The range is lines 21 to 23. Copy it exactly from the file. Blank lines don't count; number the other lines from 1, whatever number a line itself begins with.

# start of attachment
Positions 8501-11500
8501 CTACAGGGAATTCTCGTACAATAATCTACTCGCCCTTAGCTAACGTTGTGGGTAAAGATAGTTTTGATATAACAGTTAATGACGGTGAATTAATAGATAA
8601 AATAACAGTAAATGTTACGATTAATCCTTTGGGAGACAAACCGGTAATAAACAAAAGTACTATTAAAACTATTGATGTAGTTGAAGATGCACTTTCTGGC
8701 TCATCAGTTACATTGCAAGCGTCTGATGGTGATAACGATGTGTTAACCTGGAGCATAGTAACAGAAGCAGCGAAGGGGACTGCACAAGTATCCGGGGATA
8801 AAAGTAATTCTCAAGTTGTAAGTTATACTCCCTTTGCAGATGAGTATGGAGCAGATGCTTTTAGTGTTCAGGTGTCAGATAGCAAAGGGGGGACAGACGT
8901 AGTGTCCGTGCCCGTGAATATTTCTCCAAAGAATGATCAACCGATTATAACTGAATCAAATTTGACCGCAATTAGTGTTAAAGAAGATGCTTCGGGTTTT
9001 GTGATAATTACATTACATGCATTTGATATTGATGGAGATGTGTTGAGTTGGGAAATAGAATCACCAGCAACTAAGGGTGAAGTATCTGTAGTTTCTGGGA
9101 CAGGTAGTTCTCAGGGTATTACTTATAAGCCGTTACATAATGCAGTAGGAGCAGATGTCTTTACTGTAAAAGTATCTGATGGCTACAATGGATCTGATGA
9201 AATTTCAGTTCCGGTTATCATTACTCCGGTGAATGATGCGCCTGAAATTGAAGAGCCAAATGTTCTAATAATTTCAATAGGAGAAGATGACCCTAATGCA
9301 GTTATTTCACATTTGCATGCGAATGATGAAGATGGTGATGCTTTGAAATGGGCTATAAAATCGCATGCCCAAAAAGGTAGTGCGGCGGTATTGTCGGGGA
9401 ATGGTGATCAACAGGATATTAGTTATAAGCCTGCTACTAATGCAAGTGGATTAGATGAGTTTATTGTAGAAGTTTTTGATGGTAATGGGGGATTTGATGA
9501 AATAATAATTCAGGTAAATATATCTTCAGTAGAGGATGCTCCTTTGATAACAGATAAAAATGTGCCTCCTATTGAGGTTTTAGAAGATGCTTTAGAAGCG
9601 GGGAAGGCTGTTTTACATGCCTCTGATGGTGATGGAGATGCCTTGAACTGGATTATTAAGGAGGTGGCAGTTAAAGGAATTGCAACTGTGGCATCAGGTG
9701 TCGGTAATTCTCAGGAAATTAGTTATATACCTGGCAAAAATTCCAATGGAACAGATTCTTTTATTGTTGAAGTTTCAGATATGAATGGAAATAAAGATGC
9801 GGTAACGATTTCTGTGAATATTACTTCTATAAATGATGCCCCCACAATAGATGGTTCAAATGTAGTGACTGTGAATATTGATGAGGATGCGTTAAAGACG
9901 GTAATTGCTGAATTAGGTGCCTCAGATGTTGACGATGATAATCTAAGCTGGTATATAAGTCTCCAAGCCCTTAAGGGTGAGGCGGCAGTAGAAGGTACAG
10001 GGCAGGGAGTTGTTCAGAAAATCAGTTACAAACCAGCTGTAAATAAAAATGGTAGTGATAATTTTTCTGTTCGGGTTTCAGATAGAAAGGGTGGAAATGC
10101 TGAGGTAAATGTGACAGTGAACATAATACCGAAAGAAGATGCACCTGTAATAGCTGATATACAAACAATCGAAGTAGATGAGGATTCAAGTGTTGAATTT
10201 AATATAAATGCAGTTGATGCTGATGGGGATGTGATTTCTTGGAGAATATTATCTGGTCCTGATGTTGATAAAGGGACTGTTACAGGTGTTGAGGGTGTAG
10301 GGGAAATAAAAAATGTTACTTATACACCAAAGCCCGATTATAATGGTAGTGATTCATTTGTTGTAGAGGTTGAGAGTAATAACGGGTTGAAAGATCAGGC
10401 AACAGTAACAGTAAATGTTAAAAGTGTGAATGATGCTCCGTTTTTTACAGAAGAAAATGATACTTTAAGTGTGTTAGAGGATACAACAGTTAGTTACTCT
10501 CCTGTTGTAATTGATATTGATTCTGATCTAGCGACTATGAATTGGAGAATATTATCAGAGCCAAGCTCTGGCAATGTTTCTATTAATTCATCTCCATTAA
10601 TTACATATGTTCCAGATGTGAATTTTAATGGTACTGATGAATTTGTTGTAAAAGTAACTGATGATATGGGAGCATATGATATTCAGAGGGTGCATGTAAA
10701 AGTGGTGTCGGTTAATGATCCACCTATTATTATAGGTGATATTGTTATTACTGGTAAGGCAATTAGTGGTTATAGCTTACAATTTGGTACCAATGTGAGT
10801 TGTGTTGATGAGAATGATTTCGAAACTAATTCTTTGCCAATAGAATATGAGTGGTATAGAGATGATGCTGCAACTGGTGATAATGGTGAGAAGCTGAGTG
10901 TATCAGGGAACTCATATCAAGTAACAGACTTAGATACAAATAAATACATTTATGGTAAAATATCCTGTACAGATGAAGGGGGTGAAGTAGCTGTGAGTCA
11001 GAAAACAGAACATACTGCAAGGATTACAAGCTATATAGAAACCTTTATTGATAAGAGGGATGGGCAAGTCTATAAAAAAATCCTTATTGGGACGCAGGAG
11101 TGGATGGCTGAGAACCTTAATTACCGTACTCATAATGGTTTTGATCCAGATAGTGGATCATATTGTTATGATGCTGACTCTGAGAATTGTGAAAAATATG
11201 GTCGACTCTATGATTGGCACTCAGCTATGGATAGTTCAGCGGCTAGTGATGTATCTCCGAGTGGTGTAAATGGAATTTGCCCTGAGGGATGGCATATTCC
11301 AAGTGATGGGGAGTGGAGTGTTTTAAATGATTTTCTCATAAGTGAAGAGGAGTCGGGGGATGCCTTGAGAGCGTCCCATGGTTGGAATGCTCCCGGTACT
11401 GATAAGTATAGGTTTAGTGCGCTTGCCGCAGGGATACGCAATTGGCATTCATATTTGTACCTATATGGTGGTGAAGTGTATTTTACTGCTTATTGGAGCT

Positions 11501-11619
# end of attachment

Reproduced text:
10401 AACAGTAACAGTAAATGTTAAAAGTGTGAATGATGCTCCGTTTTTTACAGAAGAAAATGATACTTTAAGTGTGTTAGAGGATACAACAGTTAGTTACTCT
10501 CCTGTTGTAATTGATATTGATTCTGATCTAGCGACTATGAATTGGAGAATATTATCAGAGCCAAGCTCTGGCAATGTTTCTATTAATTCATCTCCATTAA
10601 TTACATATGTTCCAGATGTGAATTTTAATGGTACTGATGAATTTGTTGTAAAAGTAACTGATGATATGGGAGCATATGATATTCAGAGGGTGCATGTAAA